Technology standards play a central role in a broad array of industries: for example, AC in electric power distribution, FedACH for wire transfers in banking, USB for data transmission, MP3 for music distribution, and 4G LTE for mobile devices. What do these industries have in common? Network effects: the value of a given technology increases with the number of users. For instance, a bank’s incentive to adopt a particular electronic payment technology (say FedACH) increases with the number of other banks that already use the technology, because it can exchange payments with more institutions. Industries with network effects benefit from coordinating on a single technology (the ”standard”) to exploit network benefits.
However, in the medium to long-run, adopting a standard may have costs. Once bound together by the benefits of the standard, the industry may become reluctant to switch to better technologies as they become available. Can coordination on a standard prevent an industry from efficiently adopting new and better technologies? If so, what are the sources of this “excess inertia” in adoption? What instruments can a regulator use to break the stalemate and encourage the efficient adoption of new technologies? While the theoretical literature has long shown that excess inertia can arise, these questions have received little attention in the empirical literature.
In his job market paper, “Estimating the Costs of Standardization: Evidence from the Movie Industry,” UCLA PhD student, El Hadi Caoui, studies the movie industry’s switch from the 35mm film standard to digital cinema between 2005 and 2014. Digital cinema consists of distributing motion pictures to theaters over digital support (internet or hard drives) as opposed to the historical use of 35mm film reels. To screen digital movies, theaters must equip their screens with digital projectors instead of film projectors. Theaters and distributors achieve large cost-reductions with digital technology, but due to network effects under 35mm film, the conversion to digital may have been too slow.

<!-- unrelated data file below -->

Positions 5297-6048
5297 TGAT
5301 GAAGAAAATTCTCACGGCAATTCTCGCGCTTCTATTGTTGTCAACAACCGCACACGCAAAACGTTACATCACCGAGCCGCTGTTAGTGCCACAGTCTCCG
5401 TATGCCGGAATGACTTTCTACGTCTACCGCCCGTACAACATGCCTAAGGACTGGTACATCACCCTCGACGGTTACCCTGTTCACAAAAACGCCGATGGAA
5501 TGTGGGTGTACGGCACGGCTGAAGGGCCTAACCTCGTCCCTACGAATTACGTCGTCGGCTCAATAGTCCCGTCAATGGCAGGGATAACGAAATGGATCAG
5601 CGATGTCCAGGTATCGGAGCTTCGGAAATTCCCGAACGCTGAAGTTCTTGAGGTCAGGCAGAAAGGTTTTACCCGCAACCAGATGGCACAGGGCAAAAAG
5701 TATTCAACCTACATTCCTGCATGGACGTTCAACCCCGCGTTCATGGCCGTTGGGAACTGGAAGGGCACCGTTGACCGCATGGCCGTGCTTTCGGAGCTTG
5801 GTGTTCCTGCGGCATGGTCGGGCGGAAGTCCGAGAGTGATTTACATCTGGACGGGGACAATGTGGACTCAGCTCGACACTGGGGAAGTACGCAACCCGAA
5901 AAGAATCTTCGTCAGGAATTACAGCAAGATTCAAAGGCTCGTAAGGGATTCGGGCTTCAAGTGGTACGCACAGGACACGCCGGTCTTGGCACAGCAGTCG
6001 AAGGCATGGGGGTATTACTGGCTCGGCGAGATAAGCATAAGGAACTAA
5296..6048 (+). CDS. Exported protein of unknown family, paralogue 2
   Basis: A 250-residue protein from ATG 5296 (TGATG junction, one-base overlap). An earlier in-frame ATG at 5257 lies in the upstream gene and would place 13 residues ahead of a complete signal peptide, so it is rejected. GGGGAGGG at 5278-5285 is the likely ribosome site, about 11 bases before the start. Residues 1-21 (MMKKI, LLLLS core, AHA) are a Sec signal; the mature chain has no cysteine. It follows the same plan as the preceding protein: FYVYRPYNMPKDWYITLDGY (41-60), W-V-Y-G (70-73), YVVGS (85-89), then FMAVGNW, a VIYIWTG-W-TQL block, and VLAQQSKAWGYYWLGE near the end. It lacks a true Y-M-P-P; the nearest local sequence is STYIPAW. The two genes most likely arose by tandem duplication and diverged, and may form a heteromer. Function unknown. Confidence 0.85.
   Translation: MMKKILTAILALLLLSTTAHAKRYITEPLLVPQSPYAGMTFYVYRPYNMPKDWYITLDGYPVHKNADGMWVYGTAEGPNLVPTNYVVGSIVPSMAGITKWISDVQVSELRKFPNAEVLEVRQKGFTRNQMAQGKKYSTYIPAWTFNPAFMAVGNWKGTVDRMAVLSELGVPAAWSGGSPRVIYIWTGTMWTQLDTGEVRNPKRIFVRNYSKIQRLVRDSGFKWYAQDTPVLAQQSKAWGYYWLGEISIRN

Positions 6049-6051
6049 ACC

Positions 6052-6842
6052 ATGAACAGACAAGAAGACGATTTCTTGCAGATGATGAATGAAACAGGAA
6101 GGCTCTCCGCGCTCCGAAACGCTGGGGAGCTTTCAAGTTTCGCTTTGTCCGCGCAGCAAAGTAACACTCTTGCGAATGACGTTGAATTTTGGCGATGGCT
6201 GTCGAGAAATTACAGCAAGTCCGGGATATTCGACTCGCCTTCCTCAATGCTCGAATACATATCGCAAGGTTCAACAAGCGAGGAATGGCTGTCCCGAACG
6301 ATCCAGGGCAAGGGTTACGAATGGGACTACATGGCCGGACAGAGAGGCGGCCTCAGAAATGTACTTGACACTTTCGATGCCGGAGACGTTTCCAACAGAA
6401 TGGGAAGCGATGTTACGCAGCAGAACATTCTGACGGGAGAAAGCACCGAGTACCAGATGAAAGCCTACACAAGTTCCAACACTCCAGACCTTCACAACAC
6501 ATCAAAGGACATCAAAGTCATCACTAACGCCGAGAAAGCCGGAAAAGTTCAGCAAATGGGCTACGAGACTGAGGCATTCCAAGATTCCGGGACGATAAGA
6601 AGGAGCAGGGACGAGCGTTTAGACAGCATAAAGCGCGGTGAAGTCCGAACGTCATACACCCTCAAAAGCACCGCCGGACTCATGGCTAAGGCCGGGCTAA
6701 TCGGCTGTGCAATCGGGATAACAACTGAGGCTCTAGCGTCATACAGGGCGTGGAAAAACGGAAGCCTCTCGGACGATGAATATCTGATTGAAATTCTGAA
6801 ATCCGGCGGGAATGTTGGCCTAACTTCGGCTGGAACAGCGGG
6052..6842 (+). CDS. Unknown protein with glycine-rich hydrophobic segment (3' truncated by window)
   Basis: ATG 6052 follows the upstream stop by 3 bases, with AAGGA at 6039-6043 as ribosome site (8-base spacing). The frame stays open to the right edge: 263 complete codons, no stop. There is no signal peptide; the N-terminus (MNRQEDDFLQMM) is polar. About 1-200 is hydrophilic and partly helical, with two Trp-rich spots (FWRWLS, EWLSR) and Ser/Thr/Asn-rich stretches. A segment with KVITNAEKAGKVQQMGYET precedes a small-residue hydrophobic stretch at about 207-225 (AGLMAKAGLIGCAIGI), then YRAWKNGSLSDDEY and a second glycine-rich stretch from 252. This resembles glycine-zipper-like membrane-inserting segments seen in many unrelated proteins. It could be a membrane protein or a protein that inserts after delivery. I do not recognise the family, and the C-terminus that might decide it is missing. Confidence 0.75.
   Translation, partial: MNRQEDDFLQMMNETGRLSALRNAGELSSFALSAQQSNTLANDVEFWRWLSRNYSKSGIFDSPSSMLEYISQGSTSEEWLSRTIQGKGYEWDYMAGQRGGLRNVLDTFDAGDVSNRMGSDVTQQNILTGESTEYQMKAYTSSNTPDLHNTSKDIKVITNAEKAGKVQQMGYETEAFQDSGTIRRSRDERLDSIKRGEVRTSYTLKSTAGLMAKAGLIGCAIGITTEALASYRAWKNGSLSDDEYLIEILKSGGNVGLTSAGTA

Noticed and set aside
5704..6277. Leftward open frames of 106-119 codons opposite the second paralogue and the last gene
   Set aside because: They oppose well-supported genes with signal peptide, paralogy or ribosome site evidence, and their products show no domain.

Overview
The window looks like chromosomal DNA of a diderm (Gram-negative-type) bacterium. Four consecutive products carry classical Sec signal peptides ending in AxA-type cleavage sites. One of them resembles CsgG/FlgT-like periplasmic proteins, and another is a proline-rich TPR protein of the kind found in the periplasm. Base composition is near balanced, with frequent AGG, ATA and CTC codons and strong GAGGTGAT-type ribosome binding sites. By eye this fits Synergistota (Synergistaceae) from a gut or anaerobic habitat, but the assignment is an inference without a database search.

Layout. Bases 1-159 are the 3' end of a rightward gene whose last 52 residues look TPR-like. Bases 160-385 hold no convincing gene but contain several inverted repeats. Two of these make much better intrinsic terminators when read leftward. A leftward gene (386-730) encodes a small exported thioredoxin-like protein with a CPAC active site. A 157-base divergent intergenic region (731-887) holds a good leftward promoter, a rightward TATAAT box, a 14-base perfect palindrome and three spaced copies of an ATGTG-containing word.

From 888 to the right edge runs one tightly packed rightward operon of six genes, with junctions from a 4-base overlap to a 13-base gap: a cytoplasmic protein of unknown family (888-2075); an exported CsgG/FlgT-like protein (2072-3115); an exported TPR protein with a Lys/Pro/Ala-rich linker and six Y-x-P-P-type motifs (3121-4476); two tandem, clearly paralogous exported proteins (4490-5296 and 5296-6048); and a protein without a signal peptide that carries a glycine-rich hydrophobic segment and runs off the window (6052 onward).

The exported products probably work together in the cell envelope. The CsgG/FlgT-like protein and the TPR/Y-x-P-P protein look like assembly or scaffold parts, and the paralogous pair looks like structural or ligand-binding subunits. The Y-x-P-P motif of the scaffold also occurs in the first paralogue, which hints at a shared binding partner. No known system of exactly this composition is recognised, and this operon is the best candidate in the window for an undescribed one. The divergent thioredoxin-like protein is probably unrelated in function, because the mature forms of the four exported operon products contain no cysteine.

To evaluate this claim, Hadi combines a dynamic model of the industry’s conversion to digital with detailed data on movie theaters’ adoption of digital projectors in France. Using the dynamic model, the paper simulates counterfactual scenarios and shows that industry profits over 2005-2014 are 18% lower due to “excess inertia.” Additionally, 62% of this loss is explained by coordination failure: if a firm is uncertain about other firms’ willingness to switch, it is unwilling to risk switching without being followed, which creates delays in the adoption of digital. Adoption externalities explain the rest of this loss (38%): a theater’s conversion to digital raises the availability of digital movies and benefits theaters that already use digital. This benefit to other adopters is, however, not accounted for by the theater making its decision.
The results suggest that policy intervention in network industries can be beneficial, in particular, to coordinate firms’ adoption of new technologies. Moreover, the most effective instrument—between adoption subsidies or standard-setting committees— depends on the relative importance of adoption externalities and coordination failure, which is likely industry-specific.
El Hadi Caoui is graduating from UCLA this summer, and will be joining the University of Toronto’s Rotman Business School as an Assistant Professor.